Posted on April 12, 2023
Jefferson County is among seven counties included in a study of the impacts of major storms on erosion along the Texas Gulf Coast.
The Texas General Land Office’s Coastal Management Program is funding the study.
The University of Houston is performing the study “using Lidar, UAV-based-photogrammetry and other remote sensing data,” according to information from the GLO.
Erosion due to major storms is evident with a look at areas such as Sea Rim State Park and McFaddin Beach. Hurricane Ike in 2008 destroyed the main building at the state park and wiped away swaths of land and dunes, leaving the nearby wetlands vulnerable.
According to information from the McFaddin National Wildlife Refuge, “the current rate of erosion on McFaddin Refuge averages between 15-45 feet of marsh habitat lost every year.”
Other storms like Hurricane Harvey coupled with erosion have eaten away at the coast.
The results of the new project are going to help officials “design robust maintained/restored dunes for erosion mitigation by studying the post-storm responses of dunes in storm-impacted areas and the internal structure of natural dunes,” according to the TXGLO.
Jefferson County Judge Jeff Branick has been a proponent of dune restoration for many years.
“As Texas and the rest of the Gulf Coast start paying a lot more attention to dune restoration, storm surge suppression benefits of beaches and marshes, and deal with resilience issues, this particular study should add to the body of knowledge on best practices for restoration materials, vegetation and design to promote healthy coastal ecosystems and storm mitigation,” Branick said.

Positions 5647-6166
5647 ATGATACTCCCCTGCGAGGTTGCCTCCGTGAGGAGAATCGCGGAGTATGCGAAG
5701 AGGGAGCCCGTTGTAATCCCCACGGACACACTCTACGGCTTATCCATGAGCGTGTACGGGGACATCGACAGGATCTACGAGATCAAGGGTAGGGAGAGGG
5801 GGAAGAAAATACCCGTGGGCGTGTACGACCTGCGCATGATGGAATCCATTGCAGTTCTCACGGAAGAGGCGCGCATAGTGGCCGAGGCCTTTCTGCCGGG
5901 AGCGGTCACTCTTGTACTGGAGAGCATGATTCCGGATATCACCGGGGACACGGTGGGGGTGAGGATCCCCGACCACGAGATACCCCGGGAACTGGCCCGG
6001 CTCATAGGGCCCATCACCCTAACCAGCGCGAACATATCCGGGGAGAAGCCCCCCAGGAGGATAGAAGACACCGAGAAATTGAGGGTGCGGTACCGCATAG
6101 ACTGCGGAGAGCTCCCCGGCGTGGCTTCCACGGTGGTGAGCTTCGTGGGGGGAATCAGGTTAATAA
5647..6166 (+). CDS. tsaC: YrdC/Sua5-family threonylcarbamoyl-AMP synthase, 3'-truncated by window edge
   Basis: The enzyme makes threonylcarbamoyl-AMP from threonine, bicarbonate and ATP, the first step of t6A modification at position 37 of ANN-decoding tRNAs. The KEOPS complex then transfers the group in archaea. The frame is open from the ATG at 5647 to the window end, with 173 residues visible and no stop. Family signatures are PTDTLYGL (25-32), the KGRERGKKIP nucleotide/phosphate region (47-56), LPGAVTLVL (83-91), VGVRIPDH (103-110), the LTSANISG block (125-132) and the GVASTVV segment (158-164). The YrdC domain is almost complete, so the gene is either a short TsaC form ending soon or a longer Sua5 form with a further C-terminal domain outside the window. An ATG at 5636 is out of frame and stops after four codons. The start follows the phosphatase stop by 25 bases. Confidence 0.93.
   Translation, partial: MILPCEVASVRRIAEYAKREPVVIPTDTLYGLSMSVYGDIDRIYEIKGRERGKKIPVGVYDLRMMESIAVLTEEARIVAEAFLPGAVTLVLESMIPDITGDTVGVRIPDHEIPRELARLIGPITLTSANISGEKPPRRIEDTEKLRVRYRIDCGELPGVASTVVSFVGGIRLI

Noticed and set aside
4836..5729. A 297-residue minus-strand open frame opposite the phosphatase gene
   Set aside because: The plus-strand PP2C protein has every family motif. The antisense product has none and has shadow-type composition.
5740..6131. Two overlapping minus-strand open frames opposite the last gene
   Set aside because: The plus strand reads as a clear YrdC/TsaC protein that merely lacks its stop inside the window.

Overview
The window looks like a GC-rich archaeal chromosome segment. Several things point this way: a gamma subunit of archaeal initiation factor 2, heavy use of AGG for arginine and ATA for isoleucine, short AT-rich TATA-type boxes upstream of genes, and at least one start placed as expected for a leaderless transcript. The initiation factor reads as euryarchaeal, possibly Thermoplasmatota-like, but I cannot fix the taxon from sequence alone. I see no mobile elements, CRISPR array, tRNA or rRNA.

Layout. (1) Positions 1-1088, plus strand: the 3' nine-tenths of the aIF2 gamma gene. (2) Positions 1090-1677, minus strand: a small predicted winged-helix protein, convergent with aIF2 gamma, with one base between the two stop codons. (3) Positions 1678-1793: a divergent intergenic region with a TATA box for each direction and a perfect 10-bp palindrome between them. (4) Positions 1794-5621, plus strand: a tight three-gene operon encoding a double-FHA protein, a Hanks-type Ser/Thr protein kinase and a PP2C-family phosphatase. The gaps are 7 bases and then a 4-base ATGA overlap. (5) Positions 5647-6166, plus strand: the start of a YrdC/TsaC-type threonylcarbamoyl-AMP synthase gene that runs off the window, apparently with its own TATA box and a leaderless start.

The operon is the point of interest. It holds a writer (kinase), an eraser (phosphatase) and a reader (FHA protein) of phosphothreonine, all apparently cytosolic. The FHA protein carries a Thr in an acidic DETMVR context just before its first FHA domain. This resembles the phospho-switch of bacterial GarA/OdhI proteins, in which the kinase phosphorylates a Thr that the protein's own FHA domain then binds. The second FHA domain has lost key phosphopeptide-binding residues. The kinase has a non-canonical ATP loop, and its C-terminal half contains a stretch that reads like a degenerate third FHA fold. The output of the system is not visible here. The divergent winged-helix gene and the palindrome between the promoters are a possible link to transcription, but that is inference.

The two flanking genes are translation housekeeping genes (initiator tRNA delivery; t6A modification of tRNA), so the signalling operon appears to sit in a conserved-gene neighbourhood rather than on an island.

Several years ago a grant was awarded for the McFaddin Beach and Dune Restoration project to replace approximately 17 miles of shoreline.
Branick, in 2017, called the grant a milestone to completing the Salt Bayou Watershed Restoration Project, which was the county’s number one priority using funds collected through fines and penalties from the 2010 Deepwater Horizon oil spill.
Sand will be brought from a riverbed approximately 1.5 miles off shore and brought to the land to restore dunes.
The University of Houston study is tentatively set to begin Oct. 1 with a completion date of March 31, 2025.